The death of a three-day-old baby could have been avoided if medical professionals had acted differently, a coroner concluded.
Rosanna Matthews died three days after being delivered at Tunbridge Wells Hospital in Kent in November 2020.
The hospital trust apologised, saying the level of care for Ms Sala and her daughter “fell short of standards”.
Ms Sala told the inquest midwives were "bickering" and appeared confused during her labour.
She claimed that if she had been allowed to start pushing when she wanted to, instead of waiting as midwives advised, Rosanna would have lived.
Rachel Thomas, then deputy head of gynaecology and midwifery, said there had been "errors in communication".
Following the conclusion of the inquest, the coroner ruled Rosanna died following a “prolonged period of avoidable hypoxia”, which led to brain damage.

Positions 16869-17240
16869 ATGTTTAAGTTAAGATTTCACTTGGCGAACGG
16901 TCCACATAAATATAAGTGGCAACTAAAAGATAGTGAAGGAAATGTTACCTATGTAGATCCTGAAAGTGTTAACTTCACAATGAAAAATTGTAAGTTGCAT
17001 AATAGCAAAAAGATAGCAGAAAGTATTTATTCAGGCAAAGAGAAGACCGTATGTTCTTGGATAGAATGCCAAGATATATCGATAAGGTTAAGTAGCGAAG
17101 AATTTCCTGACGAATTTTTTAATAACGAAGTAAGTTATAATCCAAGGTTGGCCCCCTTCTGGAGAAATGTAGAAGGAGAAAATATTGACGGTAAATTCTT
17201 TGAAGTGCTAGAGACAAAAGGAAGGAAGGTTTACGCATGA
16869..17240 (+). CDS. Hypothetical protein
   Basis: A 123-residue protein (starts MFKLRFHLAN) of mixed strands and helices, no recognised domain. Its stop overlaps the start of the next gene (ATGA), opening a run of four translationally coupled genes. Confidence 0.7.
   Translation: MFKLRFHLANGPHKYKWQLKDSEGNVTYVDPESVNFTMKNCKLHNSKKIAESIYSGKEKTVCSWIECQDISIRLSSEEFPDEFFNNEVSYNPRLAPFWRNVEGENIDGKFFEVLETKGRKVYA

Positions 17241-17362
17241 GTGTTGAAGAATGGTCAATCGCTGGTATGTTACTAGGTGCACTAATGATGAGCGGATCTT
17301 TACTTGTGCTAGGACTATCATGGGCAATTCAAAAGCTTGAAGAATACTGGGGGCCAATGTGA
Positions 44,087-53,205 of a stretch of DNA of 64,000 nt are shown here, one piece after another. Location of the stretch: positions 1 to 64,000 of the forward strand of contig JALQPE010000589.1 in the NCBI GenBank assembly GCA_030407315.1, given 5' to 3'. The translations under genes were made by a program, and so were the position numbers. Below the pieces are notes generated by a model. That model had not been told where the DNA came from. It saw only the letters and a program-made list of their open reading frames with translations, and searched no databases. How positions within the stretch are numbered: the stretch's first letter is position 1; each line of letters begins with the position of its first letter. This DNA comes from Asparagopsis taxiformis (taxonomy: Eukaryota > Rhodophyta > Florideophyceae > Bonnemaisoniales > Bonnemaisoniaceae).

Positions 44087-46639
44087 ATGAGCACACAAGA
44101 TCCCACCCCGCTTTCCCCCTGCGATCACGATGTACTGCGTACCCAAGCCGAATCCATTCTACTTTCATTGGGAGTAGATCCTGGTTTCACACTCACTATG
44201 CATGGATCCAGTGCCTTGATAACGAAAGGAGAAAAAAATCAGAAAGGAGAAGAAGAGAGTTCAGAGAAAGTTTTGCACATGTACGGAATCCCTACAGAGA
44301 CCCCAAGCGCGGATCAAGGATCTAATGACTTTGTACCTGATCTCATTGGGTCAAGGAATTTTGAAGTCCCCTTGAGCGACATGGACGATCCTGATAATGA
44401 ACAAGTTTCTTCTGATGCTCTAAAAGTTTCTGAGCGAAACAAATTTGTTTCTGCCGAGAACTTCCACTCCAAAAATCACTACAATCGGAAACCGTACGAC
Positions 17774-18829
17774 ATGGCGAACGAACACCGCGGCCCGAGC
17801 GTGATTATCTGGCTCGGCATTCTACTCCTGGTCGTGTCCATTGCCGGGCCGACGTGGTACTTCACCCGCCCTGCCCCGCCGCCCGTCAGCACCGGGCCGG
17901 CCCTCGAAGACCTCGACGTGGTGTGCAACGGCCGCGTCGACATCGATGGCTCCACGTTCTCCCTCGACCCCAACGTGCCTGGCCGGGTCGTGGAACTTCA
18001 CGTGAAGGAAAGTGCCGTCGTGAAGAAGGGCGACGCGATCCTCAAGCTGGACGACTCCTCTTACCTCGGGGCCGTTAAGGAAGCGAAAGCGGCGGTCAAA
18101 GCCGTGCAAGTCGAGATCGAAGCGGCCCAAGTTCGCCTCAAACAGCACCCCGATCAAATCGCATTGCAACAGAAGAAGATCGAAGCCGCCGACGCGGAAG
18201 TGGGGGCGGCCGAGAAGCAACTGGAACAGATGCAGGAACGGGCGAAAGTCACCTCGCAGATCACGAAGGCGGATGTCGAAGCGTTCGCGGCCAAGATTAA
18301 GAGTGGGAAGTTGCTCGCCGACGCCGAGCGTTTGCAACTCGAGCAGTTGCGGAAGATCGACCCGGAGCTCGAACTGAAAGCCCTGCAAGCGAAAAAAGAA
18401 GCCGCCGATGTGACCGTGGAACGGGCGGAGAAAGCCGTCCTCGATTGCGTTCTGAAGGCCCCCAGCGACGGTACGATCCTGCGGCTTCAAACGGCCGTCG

The coroner, sitting in Maidstone, also found midwives at the hospital failed to recognise that Rosanna was already unwell with congenital pneumonia.
Ms Sala said her daughter could have lived had medical professionals acted differently on the day of her birth.
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Source: BBC News, 8 November 2022